Find the nearest History & Heritage in Orkney Islands
Our History and Heritage category brings all Coast Radar’s Orkney Islands listings related to looking for something to do or a place to visit together where they offer some form of historic or heritage based activity.
Finding the best things to see and do on a Orkney Islands day out with your family or friends is easy – simply explore the historic and heritage links below, hit the jump to my location button or use the search bar to plan your next Orkney Islands activity.
- Balfour Castle is located on Shapinsay, one of the Orkney Islands, the current castle was built in 1847, commissioned by Colonel David Balfour, and designed by Edinburgh architect David Bryce. The castle is built around an older structure that dates from at least the early 18th century. The castle has large grounds extending to the shore of Shapinsay and into the large wooded area to the north. In the woods you will find two acres of walled gardens.
- Noltland Castle is a 16th century heavily fortified castle. Built from local, grey sandstone, the castle follows as a typical “Z” plan layout, with a rectangular central structure with a square tower position at diagonally opposite corners. The castle has 7 ft thick walls and the lower floors have no accessible windows. Today, access to the castle is via this courtyard, the arched entrance of which remains today. On the right hand side of the arch, and barely visible, is inscribed the cryptic message: “When I see the blood I will pass over you in the night.”
- The Westray Heritage Centre is a museum, archive and information centre located in the island’s main village of Pierowall. The centre is also the home of the 5,000-year-old ‘Westray Wife’ found at the Links of Noltland, and the Westray Stone a large decorated stone with Neolithic carving thought to be to be 4000 – 5000 years old. The centre is Open May – September.
- Earl’s Palace is a ruined palace close to St Magnus Cathedral in Kirkwall, Orkney. Described as a fine example of French Renaissance architecture in Scotland, the palace was built by Patrick Stewart, the 2nd Earl of Orkney, in the early 1600s after he decided that the Bishop’s Palace accommodation wasn’t adequate for his needs. The palace fell into ruin in the 18th century and visitors can still see much of the stonework, which gives a glimpse of its former splendour. Open from April to October.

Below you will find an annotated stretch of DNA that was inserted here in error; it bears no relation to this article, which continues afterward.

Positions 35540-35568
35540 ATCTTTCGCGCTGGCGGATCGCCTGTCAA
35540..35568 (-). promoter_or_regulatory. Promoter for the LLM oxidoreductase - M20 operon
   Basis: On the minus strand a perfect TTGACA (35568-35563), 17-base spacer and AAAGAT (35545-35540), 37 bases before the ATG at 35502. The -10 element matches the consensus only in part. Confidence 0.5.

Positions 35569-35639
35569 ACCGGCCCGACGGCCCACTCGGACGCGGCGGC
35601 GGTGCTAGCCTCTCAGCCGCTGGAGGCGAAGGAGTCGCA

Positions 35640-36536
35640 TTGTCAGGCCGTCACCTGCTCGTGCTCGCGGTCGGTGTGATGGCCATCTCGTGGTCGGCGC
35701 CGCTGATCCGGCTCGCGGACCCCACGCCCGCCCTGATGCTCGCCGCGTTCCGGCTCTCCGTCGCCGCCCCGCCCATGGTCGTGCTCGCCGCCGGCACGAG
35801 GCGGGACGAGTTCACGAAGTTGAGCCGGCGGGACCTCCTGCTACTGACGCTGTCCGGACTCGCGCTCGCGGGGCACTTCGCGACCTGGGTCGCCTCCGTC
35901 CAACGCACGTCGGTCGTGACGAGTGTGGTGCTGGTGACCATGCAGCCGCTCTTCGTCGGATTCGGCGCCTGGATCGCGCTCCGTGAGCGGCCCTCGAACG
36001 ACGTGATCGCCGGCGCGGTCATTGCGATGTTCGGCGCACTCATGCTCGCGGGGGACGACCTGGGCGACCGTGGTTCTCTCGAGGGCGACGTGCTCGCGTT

- Barony Mill, also known as the Boardhouse Mill, is a 19th century water-powered mill still in operation located near Stringburn Twatt on the north of the Orkney mainland. Little has changed since Barony Mill first opened in 1873. The mill mainly grinds bere, an ancient form of barley. All grinding is done during the winter, and in the summer it throws open its doors to the public when demonstrations of the machinery are given by the miller.
- St Magnus Cathedral is situated in the town of Kirkwall, the main town of the Orkney Islands. This magnificent cathedral, a fine example of Romanesque architecture, dominates the skyline of the town. Founded in 1137 by the Viking, Earl Rognvald, the cathedral was added to over the following 300 years and even has its own dungeon! It is known for being the most northerly cathedral in the British Isles and is a parish church of the Church of Scotland. Open all year round to the public.
- The Links of Noltland Neolithic and Bronze Age site near Grobust Bay on the north coast of Westray in the Orkney Islands contains the remains of both a Neolithic village and later Bronze Age dwellings. As well as the buildings the ‘Westray Wife’ was discovered, a lozenge-shaped figurine that is believed to be the earliest representation of a human face ever found in Scotland. The face has two dots for eyes, heavy brows and an oblong nose and a pattern of hatches on the body could represent clothing. The figurine can be seen in the Westray Heritage Centre. The site sits within the sand dunes and is under constant threat from coastal erosion.
- Burroughston Broch is an Iron Age broch located on the island of Shapinsay in the Orkney Islands. The brock has an external diameter of around 18 metres, and an internal diameter of around 10 metres, whilst the drystone walls are up to four metres thick in some parts and there is a complete chamber intact off the entrance passage. Some remains of stone fittings are evident in the interior.
- St Mary’s Chapel is a twelfth-century roofless, but largely complete chapel in the centre of Wyre in the Orkney islands. The Chapel architecture is Romanesque and demonstrates that the Norsemen, best known for their Viking raids, also had a cosmopolitan cultural influence.